Maintaining dimensions within specifications is problematic for the extrusion of large diameter thick-wall HDPE pipes (> 75mm wall) due to sag caused by insufficient resin melt strength.
The diameter of HDPE pipe increases during extrusion and it causes a thickness increase; the pipe doesn't effectively cool from inside and within the core, and the linear speed decreases.
Large diameter pipes typically take 3.3 hours to be produced and may have various segments of different crystallinity, thickness and moisture content. In most HDPE extrusion processes, 60% to 80% of the crystallization takes place during the cooling phase of processing and as much as 90% occurs within a week of processing. Remaining crystallization can take months to complete, depending on the ambient temperature. However, crystallization continues until a stable crystal structure is achieved.
For thick-walled pipe, the inside of the pipe remains molten for as long as ten hours, causing downward melt flow called sag. This can cause serious non-uniformity in pipe wall thickness.
This can be compensated in two ways:
- By offsetting the die gap, but this takes time and always leads to the use of additional material;
- By using low sag HDPE material and optimization of the cooling process.
The conventional way to reduce sag is by manually adjusting the die eccentricity until an acceptable wall thickness profile is achieved.
To minimize efforts and compensate the effect of sag, the die gap is adjusted before starting the extrusion in such a manner that the die gap is more at the top and less at the bottom of the die.
We can use ultrasonic thickness measuring instruments, with four locations at 90° to each other, which display thickness variation on the screen. Alternatively, portable equipment may be used to measure the thickness at various places on the pipe.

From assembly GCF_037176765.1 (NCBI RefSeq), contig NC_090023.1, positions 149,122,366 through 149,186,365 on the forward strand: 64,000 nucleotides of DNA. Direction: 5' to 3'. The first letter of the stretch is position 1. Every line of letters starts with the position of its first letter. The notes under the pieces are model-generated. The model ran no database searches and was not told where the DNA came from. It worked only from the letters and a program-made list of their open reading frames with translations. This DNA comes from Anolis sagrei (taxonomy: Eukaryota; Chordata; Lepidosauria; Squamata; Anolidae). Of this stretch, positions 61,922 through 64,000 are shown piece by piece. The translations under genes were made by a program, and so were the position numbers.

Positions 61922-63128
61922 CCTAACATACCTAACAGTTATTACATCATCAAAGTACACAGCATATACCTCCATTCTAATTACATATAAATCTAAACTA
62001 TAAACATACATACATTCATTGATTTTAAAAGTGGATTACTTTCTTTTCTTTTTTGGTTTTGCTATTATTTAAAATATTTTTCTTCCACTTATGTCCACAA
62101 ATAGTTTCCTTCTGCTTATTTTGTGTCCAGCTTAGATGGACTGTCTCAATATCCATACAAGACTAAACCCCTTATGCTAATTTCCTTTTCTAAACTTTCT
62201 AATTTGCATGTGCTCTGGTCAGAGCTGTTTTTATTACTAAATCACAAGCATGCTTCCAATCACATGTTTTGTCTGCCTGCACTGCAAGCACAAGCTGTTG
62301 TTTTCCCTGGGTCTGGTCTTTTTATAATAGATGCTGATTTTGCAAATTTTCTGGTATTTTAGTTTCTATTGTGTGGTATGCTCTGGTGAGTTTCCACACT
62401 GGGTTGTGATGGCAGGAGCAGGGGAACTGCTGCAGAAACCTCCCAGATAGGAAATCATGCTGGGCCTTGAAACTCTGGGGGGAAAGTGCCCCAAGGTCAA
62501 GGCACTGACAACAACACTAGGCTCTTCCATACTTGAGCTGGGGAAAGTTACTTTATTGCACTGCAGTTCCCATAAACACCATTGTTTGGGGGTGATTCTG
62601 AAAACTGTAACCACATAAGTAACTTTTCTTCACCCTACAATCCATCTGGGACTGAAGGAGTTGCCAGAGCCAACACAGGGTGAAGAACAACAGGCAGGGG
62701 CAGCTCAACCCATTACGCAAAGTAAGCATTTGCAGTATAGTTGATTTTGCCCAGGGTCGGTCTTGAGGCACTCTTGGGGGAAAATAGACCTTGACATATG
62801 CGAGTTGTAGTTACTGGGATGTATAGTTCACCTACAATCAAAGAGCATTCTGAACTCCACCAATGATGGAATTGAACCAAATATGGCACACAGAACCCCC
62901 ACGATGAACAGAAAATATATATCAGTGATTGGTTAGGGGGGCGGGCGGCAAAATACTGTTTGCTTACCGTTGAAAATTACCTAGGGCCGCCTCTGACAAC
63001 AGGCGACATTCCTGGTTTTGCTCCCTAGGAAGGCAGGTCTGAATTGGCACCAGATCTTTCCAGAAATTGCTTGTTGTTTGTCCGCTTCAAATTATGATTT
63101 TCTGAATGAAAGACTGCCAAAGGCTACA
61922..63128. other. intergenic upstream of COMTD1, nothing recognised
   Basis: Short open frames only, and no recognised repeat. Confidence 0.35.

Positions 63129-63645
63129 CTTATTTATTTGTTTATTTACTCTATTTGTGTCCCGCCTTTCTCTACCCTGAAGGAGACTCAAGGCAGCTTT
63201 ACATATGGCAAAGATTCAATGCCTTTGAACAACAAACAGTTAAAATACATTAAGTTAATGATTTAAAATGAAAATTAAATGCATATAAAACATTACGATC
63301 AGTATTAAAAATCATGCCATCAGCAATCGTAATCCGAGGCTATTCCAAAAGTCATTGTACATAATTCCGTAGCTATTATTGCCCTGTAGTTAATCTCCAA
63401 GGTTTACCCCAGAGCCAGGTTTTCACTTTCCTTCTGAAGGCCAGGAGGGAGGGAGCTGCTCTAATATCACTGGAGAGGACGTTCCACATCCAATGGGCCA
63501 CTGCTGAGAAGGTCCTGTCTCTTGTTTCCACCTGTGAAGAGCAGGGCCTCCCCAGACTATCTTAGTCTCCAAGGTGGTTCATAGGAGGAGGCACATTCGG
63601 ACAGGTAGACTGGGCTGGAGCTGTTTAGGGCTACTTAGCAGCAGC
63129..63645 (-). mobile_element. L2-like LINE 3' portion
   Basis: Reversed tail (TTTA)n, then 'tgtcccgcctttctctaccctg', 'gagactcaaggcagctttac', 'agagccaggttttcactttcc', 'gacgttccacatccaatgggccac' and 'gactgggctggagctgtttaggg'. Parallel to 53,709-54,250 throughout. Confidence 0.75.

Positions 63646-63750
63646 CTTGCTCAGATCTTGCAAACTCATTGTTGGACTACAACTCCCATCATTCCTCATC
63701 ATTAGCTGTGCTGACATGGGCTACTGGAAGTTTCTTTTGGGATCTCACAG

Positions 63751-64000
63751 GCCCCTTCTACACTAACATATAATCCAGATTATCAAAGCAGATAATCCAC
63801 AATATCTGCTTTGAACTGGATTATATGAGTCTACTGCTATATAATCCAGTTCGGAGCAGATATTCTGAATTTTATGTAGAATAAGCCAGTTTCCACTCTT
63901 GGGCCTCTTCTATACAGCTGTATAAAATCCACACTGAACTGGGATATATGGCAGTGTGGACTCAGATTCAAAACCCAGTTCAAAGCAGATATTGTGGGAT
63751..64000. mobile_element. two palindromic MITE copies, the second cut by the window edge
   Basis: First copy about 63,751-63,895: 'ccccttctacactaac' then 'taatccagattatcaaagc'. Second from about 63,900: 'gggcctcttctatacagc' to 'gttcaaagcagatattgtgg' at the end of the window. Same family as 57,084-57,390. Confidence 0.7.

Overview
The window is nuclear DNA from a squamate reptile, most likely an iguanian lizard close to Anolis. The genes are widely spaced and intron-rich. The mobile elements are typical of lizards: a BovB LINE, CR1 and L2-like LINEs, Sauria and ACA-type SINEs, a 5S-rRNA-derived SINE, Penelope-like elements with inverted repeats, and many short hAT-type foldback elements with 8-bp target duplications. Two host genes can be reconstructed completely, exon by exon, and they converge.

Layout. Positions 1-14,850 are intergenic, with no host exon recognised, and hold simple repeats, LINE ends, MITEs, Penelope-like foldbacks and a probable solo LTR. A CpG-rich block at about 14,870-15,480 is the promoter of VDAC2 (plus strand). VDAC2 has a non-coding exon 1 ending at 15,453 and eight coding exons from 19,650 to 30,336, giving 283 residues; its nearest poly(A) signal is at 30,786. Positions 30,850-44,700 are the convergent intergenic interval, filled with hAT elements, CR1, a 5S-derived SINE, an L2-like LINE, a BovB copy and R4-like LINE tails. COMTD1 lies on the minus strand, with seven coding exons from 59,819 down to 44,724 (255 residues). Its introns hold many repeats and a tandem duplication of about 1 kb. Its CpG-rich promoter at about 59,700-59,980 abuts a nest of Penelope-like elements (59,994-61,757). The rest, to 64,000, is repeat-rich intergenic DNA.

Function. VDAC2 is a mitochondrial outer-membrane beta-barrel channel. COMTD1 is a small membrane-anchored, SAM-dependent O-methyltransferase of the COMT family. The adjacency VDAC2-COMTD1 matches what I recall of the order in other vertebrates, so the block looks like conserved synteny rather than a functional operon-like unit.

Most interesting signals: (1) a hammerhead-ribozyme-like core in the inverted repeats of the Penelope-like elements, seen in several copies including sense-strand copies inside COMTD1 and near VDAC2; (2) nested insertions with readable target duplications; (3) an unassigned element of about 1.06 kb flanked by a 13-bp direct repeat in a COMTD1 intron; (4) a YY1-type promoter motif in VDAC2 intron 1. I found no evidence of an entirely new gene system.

Once we have knowledge of thickness variation, we can fine-tune it by altering the temperature of the segmented heater appropriately to control thickness and save wastage, as well as improve quality.
Due to the high wall thickness and the slow cooling process governed by the thermal conductivity of PE, it is of utmost importance that the HDPE in molten state possesses sufficient melt strength to prevent the material from sagging to the bottom of the pipe.
The use of Hexene, an organic compound, developed for very large diameter pipes is known to provide better slow crack growth resistance and resistance against rapid crack propagation, and a superior melt strength.
The molecular weight distribution has been adjusted to increase the viscosity at low shear rates, which reduces the sag, while allowing the same material to be used for smaller diameter pipes.
A new way to reduce sag has been proposed, by rotating the pipe during cooling.
You can find more details from Yashodhan Kanade, a great PVC Technologist.